Canine infectious respiratory disease complex (CIRDC) is complex and multifactorial. Host, pathogens, and environment contribute to development of respiratory disease, which is primarily characterized by cough. In most instances, viral infection results in injury to the respiratory epithelium, which increases susceptibility to infection with bacteria, Mycoplasma spp, or other organisms that compound damage to the respiratory tract and contribute to progressive clinical signs.1
The disease has been referred to as kennel cough and infectious tracheobronchitis, but CIRDC is now preferred, as this term highlights both the involvement of multiple infectious agents and that disease susceptibility depends on host immunity and environmental factors. Moreover, although the term kennel cough may be useful in discussion with pet owners, it has become somewhat synonymous with Bordetella bronchiseptica and can cause confusion because dogs with appropriate vaccination history and robust immunity can still become infected with other CIRDC pathogens. Further, clinicians and owners should understand that antibacterial drugs are not effective when CIRDC is caused by a virus.
Although B bronchiseptica was the most commonly isolated bacterium in some previous studies,2-4 recent research has suggested numerous organisms likely play a role in CIRDC.5 Molecular techniques and virus isolation have identified mycoplasmal organisms,6 previously recognized viruses known to cause disease (eg, canine adenovirus-2, canine herpesvirus-1,7 canine parainfluenza virus,4 canine distemper virus [less frequent], canine respiratory coronavirus,8 various canine influenza viruses9), and emerging and novel viruses in which the link to clinical disease is not well-recognized (eg, canine reovirus,10 canine bocavirus, canine hepacivirus, canine pneumovirus11).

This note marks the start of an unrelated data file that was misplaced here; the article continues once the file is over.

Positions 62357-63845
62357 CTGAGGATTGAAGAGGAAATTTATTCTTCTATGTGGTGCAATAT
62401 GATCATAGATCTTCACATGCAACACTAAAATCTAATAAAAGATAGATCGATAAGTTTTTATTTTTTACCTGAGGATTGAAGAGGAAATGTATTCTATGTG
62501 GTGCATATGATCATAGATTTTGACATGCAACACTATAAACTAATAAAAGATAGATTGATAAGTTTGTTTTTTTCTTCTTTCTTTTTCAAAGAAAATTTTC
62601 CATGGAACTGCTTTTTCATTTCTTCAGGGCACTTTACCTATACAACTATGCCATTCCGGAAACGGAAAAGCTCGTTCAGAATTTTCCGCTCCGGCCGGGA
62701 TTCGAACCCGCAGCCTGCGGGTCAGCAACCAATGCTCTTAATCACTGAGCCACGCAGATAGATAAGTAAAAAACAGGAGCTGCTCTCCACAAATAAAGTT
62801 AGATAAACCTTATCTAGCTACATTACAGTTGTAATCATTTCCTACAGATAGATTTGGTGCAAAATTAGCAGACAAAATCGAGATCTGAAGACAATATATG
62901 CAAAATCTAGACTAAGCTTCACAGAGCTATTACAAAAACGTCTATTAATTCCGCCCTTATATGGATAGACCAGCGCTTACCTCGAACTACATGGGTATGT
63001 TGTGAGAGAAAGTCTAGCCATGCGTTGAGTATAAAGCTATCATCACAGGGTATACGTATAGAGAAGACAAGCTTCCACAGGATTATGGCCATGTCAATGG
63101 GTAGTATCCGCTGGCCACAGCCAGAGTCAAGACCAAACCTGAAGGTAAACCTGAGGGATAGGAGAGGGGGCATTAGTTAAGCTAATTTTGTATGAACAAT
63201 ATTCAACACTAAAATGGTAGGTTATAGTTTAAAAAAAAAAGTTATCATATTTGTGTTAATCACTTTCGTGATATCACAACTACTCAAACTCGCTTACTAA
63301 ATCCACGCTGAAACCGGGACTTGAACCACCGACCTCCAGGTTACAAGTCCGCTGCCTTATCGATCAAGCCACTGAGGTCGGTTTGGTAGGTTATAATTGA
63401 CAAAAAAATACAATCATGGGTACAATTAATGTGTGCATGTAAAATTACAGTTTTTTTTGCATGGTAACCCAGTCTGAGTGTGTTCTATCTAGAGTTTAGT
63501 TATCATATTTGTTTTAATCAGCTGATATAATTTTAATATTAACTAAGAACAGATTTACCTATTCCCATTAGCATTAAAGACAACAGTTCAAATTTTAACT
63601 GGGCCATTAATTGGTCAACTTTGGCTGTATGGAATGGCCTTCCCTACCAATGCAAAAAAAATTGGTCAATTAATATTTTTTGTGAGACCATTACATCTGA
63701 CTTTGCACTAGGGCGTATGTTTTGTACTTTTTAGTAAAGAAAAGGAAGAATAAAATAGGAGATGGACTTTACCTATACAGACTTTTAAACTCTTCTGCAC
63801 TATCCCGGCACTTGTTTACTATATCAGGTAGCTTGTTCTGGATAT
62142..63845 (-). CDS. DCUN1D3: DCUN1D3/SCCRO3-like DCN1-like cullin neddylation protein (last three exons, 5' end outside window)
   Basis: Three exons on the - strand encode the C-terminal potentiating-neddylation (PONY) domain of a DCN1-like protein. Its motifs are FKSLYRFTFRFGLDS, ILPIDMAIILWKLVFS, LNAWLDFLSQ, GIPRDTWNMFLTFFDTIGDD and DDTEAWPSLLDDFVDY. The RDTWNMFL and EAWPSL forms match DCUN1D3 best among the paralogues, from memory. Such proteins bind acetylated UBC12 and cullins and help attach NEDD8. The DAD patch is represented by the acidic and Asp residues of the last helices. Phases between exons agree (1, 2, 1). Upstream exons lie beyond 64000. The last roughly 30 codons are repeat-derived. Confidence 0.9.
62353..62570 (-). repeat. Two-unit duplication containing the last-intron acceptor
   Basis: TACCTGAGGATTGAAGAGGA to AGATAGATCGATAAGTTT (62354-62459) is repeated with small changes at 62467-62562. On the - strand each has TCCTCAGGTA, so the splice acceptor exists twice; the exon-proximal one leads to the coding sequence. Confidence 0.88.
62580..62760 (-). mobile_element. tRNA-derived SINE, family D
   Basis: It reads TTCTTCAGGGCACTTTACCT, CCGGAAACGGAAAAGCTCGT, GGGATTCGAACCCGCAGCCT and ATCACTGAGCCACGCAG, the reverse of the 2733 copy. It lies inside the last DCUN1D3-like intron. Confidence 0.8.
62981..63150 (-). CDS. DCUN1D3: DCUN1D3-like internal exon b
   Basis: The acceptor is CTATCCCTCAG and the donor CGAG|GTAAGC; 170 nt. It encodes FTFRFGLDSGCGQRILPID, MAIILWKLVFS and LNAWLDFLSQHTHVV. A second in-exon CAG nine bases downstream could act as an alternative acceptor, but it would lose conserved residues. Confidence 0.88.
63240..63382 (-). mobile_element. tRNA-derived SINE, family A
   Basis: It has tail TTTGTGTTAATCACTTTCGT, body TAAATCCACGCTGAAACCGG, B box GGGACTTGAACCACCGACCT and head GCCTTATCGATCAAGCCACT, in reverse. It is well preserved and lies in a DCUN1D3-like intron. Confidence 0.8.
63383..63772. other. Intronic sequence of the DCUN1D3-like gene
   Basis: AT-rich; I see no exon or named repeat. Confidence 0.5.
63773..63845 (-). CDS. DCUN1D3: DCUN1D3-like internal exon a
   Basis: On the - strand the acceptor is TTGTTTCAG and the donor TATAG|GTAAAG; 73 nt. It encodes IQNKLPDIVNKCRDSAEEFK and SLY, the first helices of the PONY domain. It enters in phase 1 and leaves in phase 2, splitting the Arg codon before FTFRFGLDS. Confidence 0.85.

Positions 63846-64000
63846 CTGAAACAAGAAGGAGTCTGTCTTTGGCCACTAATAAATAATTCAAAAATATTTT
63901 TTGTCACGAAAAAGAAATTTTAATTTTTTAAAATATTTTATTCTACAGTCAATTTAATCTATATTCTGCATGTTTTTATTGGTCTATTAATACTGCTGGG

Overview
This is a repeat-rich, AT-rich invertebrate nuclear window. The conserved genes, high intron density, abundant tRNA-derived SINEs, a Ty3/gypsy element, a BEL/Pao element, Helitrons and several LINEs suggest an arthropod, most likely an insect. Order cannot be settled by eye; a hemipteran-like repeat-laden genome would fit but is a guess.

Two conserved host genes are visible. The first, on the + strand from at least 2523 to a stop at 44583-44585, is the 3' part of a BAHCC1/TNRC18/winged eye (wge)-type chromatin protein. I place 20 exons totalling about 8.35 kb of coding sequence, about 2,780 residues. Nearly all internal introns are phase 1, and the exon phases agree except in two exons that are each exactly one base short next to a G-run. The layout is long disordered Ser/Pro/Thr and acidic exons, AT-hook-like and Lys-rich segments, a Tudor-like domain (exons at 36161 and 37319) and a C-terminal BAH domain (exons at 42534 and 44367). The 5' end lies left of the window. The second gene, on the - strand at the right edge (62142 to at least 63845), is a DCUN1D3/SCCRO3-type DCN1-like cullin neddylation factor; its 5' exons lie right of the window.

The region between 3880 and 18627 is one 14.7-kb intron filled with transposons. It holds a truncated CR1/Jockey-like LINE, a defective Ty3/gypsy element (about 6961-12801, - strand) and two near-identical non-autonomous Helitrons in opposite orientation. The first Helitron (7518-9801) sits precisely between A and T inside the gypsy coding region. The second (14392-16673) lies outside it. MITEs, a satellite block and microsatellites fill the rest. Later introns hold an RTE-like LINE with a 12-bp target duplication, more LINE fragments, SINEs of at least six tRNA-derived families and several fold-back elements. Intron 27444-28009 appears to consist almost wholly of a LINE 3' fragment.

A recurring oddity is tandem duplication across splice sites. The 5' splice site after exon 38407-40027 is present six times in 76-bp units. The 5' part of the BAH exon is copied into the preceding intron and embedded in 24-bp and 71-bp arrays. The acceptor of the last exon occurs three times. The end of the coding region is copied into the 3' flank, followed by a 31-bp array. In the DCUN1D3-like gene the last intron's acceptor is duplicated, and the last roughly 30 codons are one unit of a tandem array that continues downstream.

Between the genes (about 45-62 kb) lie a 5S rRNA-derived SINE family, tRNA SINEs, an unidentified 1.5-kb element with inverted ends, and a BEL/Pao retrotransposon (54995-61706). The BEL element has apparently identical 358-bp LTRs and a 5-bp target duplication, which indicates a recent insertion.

CIRDC has been documented worldwide, and no host-susceptibility–related genetic factors have been identified. Seasonal patterns of CIRDC have been observed; B bronchiseptica infections have been more commonly identified in dogs during cold months.5 Any dog can be infected with CIRDC-associated pathogens; however, young dogs and those with pre-existing airway disease (eg, bronchiectasis, airway collapse, ciliary dyskinesia) may be more susceptible due to impaired airway clearance. In addition, dogs in high-density environments12 or those that are immunologically naive or immunocompromised (endogenous or exogenous) are at increased risk and appear to develop more severe disease.13